Coparenting in stepfamilies: Maternal promotion of family cohesiveness with partner and with father
|Titre||Coparenting in stepfamilies: Maternal promotion of family cohesiveness with partner and with father|
|Type de publication||Journal Article|
|Year of Publication||2015|
|Auteurs||Favez, N, Widmer, E, Doan, M-T, Tissot, H|
|Journal||Journal of Child and Family Studies|
|Mots-clés||attachment, coparenting, Family cohesiveness, marital satisfaction, stepfamilies|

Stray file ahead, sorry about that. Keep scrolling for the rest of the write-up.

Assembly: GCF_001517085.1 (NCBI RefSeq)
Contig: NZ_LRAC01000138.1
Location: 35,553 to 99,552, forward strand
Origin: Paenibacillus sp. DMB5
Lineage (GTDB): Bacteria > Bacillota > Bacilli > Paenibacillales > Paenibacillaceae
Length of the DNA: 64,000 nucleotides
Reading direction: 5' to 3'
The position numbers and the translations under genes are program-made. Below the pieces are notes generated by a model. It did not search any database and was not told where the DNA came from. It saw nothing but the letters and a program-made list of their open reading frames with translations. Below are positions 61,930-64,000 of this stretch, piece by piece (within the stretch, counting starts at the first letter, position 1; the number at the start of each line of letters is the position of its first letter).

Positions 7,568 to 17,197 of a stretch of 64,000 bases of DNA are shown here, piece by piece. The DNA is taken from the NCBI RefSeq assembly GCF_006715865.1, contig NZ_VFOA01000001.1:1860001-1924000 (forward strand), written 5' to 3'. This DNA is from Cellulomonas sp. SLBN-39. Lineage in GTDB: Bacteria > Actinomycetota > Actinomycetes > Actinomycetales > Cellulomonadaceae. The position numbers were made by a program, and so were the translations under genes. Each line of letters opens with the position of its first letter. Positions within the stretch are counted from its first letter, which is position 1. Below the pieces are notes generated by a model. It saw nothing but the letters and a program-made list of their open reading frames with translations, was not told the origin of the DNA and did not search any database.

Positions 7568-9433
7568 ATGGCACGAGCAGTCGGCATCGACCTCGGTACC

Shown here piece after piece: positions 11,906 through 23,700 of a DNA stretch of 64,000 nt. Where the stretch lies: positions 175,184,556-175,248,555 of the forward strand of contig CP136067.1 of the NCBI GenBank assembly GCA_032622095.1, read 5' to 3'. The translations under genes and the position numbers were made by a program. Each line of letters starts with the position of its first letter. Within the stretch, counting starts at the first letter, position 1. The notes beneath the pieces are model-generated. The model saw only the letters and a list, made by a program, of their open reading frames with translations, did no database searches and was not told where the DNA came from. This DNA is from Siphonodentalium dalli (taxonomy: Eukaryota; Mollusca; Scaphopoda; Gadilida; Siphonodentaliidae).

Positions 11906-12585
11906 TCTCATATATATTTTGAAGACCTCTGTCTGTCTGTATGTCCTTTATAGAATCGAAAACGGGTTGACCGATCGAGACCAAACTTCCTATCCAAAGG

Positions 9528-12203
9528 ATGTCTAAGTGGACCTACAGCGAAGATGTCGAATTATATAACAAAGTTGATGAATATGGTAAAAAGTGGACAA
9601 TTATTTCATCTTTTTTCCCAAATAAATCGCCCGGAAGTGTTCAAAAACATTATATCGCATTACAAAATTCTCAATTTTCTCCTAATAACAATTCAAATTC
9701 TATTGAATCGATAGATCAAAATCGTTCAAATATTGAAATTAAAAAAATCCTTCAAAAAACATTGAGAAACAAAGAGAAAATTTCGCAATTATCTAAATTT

Coparenting refers to the support parents bring to each other when rearing a child. Suportive coparenting ensures cohesiveness of the family, which is linked with child outcomes. Little is known, however, about the coparental relationship in stepfamilies between the custodial parent, usually the mother, and the new partner, and how it compares to coparenting with the father. This study addressed mother-reported coparenting in stepfamilies and also compared it with that in first-marriage families. Three dimensions of coparenting were considered: familiy integrity, disparagement, and conflict. Mothers (N=300) completed questionnaires on their coparenting relationship with the father and with the partner, marital satisfaction, and attachment. Half the mother were living in a step-family with a child between 5 and 13 years old from a previous marriage, and half in a first-marriage family. The main results show that (a) mothers promote family integrity in stepfamilies either with the partner, or with the father, but not with both: (b) the older the child, the less the mothers reported integrity with the father in both families, and the more they reported disparagement against the partner and conflict with the partner in stepfamilies: and (c) maternal marital satisfaction is linked with all dimensions of coparenting with the father in first-marriage families, but only with disparagement against the partner and conflict with the partner in stepfamilies. Overall, coparenting has similar characteristics in both types of families, but also presents différences that should be considered when working with parents who are committed to a new relationship.